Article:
Don’t Believe the Scare Tactics: Cash Still a Leading Form of Payment in U.S.

September 10, 2015

Even with potentially transformational technologies such as Apple Pay stealing a lot of headlines, rumors of cash’s demise are greatly exaggerated.

Two recent studies underscore Americans’ continued desire to carry paper money, and the need for financial institutions to maintain and perhaps even grow accessible, user-friendly and secure ATM networks.

Despite early niche success within open-loop systems such as Apple Pay and closed-loop systems like the one employed by Starbucks, consumers make only a tiny fraction of in-store purchases with mobile devices, according to a research paper by the ATM Industry Association (ATMIA) and Tremont Capital Group

Cash graphicOver the next five years, to the extent that mobile payments do take share from other forms of payment, it will be from electronic payments” such as debit, credit, gift cards and prepaid cards, the report indicates. “Any share shift from cash to mobile between 2015 and 2020 will be negligible.”

The research paper “U.S. Mobile Payments: Do They Disrupt Cash?” backs ATMIA’s global findings of 8.9 percent average year-over-year growth of cash in circulation, compared to economic growth rates below 3 percent.

In truth, cash use is more robust and mobile payments less stellar in growth than current conventional wisdom might suggest,” concludes ATMIA CEO Mike Lee.

Meanwhile, Americans use ATMs nearly 6 billion times each year, according to a recent U.S. Federal Reserve study. Consumers make approximately 30 percent of those transactions at out-of-network ATMs, a report indicates, at an average charge of $2.77, statistics website Statista calculates.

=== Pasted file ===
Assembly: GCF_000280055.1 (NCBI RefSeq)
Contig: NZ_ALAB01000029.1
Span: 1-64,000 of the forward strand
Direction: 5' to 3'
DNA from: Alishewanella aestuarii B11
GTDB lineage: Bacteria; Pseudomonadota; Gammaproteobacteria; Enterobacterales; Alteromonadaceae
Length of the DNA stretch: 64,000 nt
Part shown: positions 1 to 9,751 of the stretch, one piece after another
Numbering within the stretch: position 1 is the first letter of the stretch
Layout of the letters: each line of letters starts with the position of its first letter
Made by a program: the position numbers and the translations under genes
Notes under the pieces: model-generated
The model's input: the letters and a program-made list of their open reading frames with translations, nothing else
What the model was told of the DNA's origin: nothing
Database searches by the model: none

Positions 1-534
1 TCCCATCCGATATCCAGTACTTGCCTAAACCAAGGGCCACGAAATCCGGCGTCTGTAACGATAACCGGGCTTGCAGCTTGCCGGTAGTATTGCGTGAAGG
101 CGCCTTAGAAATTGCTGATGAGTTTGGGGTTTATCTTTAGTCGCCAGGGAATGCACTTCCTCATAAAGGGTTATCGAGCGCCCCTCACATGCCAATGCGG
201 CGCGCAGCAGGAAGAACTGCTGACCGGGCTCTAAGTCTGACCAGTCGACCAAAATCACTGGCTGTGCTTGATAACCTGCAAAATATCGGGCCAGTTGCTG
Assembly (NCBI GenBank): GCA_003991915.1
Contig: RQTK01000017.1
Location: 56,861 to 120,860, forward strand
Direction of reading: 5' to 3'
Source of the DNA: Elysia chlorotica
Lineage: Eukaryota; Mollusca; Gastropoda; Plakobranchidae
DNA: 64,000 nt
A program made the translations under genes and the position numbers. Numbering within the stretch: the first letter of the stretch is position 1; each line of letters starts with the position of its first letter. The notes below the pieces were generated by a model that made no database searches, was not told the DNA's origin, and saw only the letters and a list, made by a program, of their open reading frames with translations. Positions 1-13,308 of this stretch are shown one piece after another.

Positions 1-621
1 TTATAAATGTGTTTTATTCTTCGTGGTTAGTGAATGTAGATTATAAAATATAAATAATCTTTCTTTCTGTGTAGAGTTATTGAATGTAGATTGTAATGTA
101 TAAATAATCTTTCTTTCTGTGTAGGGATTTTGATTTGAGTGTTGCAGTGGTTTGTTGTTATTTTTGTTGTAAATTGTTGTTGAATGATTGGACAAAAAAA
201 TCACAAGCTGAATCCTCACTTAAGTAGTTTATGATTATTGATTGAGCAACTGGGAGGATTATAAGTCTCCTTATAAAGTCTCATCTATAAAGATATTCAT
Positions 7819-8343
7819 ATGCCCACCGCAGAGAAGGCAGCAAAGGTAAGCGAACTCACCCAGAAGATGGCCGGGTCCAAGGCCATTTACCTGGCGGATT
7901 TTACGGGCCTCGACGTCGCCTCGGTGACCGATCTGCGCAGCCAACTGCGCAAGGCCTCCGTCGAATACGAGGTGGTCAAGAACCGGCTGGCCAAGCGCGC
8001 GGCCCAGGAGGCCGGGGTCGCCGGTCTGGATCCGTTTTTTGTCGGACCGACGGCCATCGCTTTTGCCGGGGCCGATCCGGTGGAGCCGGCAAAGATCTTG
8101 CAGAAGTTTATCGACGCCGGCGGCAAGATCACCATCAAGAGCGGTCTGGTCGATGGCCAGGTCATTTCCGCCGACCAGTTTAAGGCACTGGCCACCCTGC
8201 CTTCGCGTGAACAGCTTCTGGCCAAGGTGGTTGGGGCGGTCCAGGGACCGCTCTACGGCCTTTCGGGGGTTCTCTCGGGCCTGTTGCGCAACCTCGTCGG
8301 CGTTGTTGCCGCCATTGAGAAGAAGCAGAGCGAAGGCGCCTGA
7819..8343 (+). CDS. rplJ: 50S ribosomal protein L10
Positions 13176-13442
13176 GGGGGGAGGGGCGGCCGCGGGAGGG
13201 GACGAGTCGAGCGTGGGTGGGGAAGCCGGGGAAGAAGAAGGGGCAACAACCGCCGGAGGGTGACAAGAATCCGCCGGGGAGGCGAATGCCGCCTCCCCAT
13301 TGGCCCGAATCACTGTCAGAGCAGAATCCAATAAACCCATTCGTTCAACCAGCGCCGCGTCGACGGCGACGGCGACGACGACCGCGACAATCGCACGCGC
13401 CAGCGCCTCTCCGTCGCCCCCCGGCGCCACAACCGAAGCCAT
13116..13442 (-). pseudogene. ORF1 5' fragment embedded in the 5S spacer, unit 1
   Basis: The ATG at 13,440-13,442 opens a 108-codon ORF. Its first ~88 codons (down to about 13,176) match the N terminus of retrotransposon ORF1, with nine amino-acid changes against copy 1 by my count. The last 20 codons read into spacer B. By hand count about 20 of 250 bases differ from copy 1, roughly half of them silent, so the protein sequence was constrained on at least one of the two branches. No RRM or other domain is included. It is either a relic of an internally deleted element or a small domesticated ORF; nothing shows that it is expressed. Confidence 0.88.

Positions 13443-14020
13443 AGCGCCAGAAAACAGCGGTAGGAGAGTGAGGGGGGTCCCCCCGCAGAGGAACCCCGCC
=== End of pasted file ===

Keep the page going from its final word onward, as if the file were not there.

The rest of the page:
These aren’t “gotcha” charges; consumers typically confirm their understanding of the fees when executing the payment. So, clearly, we as a society have decided the ability to access cash anywhere, anytime, is worth the trade-off of paying the vendor to handle it.

Why do people still prefer cash, even as a greater share of consumers access plastic cards and merchants have relaxed or abandoned their restrictions on small transactions using those cards? A Federal Reserve report from the Diary of Consumer Payment Choice (DCPC) offers six reasons, based on a large-scale consumer survey:

  1. Cash plays a dominant role for small-value transactions. The average value of a cash transaction is $21.
  2. Cash is the leading payment instrument for specific types of purchases, including personal gifts, entertainment options, and transportation charges.
  3. Cash is the key alternative when other options are not available. Cash isn’t consumers’ first choice overall, but is the backup across the board for every other preferred form of payment — including debit card users.
  4. Cash is the leading payment alternative for Gen Y. The youngest subset of millennials (ages 18 to 24) prefer using cash at a higher rate (40%) than any other age group.
  5. Cash is a primary payment option for lower income segments, particular people with household incomes under $25,000.
  6. Cash can’t be hacked.

The message for financial institutions is clear: Even as you invest in these new payment strategies, you’re missing the boat if you don’t maintain a clean, functional and secure ATM fleet. Because for a large number of Americans, cash remains a viable currency, and the most universal.

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